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The US Political Establishment: The American system mobilises to save itself - again - by Geoffrey Aronson

For the second time in less than a decade the American establishment - the political, economic, and social titans of the United States' economic and political life - is mobilising to protect a system in crisis, one that could be said without exaggeration to be in danger of collapse.

Just as they did during the Great Recession, Democrats and Republicans alike are uniting with Wall Street and Main Street in the aggressive defence to rehabilitate the US' battered economic and political status quo.

Bipartisan support for Hilary Clinton's candidacy is the focus of this effort - engaging a broad coalition that includes "wise men" of the diplomatic and national security establishment, prominent Republicans, and most of the "respectable" press.

The stakes of this battle are extraordinary - no less than the system of wealth and political life that have come to define a century of American progress and international leadership is at stake.
No wonder then that the traditional shades of partisan political and economic difference pale before the pressing task of keeping the system afloat and repelling the challenge now being mounted by Donald Trump.

The economic crisis that exploded on September 15, 2008, threatened no less than the destruction of American capitalism.

The first unavoidable signs of this danger appeared with the collapse of the investment firm Lehman Brothers. The unprecedented bankruptcy of this firm - a scion of Wall Street - soon cascaded into the Great Recession.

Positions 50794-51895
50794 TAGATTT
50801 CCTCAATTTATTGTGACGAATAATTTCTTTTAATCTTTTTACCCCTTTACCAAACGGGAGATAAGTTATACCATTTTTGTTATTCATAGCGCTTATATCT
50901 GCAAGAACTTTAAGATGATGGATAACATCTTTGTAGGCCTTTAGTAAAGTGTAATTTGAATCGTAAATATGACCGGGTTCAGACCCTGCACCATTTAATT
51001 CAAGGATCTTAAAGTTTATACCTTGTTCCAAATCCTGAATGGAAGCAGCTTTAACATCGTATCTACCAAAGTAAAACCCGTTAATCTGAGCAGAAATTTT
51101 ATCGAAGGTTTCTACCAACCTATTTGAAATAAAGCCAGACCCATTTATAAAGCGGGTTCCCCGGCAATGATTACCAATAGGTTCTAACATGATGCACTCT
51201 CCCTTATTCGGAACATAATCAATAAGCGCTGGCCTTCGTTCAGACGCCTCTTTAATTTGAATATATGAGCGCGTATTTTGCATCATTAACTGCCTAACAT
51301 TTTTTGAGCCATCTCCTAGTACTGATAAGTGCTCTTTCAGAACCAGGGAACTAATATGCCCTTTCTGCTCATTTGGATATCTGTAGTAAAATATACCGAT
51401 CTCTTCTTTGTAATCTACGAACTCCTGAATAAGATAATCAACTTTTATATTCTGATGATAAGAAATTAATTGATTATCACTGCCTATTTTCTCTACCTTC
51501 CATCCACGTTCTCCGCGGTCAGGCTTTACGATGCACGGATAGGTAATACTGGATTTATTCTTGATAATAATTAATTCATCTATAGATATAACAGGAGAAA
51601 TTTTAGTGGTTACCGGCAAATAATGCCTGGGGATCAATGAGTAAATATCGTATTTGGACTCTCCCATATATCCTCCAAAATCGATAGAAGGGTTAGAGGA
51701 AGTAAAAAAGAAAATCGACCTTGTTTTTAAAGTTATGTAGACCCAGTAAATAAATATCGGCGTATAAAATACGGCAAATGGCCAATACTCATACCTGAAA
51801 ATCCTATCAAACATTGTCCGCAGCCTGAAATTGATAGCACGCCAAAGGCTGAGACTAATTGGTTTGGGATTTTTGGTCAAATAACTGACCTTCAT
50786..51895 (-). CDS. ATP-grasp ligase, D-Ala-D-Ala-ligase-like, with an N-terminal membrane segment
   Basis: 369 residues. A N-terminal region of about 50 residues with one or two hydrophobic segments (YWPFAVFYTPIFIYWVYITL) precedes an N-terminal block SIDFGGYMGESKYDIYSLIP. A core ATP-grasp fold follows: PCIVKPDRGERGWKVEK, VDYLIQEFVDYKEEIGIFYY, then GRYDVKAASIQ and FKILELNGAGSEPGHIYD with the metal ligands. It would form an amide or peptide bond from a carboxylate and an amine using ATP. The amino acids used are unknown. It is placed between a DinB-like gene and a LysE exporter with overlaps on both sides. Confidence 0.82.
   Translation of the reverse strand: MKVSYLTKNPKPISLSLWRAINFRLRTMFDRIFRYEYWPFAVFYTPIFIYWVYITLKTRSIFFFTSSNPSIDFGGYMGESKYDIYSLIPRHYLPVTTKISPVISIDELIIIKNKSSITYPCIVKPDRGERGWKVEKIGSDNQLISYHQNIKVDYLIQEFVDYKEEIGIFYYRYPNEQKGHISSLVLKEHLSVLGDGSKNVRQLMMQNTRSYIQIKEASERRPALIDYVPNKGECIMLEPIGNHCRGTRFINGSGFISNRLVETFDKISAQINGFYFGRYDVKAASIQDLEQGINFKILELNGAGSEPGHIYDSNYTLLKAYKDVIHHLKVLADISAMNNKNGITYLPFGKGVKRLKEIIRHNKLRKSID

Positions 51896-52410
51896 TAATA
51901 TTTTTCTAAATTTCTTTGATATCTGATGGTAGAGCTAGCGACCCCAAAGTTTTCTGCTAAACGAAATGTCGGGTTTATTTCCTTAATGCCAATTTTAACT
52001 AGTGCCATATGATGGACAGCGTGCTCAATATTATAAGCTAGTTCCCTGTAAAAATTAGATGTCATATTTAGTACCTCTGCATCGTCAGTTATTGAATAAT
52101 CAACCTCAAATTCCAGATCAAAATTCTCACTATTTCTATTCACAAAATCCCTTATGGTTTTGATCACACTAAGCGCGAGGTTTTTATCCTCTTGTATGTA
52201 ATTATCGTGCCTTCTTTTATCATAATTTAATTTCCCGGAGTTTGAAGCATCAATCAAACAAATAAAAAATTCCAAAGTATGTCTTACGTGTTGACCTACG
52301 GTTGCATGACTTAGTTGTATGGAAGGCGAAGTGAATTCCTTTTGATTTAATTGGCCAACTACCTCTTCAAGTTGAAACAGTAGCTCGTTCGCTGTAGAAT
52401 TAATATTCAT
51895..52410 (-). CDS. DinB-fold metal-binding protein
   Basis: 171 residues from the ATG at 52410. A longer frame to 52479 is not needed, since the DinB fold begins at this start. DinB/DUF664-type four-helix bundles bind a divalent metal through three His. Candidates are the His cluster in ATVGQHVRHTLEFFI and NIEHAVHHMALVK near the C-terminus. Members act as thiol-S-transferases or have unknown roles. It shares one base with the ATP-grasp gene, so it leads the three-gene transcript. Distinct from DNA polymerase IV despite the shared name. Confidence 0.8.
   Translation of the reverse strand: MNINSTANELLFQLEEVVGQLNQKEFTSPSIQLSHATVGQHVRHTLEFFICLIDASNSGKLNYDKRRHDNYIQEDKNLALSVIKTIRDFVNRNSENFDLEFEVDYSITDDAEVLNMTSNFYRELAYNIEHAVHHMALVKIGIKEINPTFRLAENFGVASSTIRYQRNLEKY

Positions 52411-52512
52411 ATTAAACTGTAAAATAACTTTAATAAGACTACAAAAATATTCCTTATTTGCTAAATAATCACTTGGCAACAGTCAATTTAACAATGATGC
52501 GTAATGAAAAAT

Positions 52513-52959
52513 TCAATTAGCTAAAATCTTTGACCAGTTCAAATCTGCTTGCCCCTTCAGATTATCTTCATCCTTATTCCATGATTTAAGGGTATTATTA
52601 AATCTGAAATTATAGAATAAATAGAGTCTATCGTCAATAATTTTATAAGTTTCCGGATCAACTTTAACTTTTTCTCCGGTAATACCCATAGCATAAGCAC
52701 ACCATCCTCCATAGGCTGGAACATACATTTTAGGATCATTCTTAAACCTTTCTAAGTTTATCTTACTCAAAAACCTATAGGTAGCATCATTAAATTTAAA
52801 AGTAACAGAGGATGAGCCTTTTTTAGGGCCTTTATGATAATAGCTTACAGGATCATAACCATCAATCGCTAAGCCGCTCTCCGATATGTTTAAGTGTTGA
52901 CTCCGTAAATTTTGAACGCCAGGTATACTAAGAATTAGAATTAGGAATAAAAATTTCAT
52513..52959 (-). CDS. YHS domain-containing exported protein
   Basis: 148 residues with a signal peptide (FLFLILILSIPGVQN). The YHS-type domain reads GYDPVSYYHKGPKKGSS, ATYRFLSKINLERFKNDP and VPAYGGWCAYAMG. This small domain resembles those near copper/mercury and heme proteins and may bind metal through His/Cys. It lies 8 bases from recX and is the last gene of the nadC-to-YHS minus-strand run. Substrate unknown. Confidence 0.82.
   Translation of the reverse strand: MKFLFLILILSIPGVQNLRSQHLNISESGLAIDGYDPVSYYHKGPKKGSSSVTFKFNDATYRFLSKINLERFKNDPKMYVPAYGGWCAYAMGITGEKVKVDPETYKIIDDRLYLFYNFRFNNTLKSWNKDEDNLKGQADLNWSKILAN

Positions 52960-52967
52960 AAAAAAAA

The commanding heights of the US economy, along with Americans from all walks of life - were on the ropes.

The insolvency of the venerable anchor of the American dream - General Motors - of which it was once said "What is good for GM is good for America" - was a poignant and once unimaginable demonstration of the brutal shortcomings of the modern US economy - and the price to be paid by all for its failure.

The Great Recession was in the first instance economic to be sure, but the failure of the US institutions exposed by the financial collapse was far broader.

Not only were the banks and investment houses tainted by failure, so too were the government regulators meant to police them, the financial watchdogs paid to evaluate their credit worthiness and investment soundness, and above all a ruling political establishment - Democrat and Republican alike - that failed to create and regulate an economic system that served the public good.

Little wonder then that all of these forces, not without difficulty, put aside partisan differences and mobilised to rescue the system - and themselves.

Some of the legislative and economic measures taken to re-float the economy may have been radical but their objective was decidedly conservative - to rescue and reform a system in order to prevent a more radical restructuring of American economic life.

The breach in the system opened by the Great Recession is now convulsing the US politics. The folly of assuming that the economic crisis was a discrete and limited event has been smashed by the unlikely candidacy of Trump.

Read moreThe American system mobilises to save itself - again - Al Jazeera English

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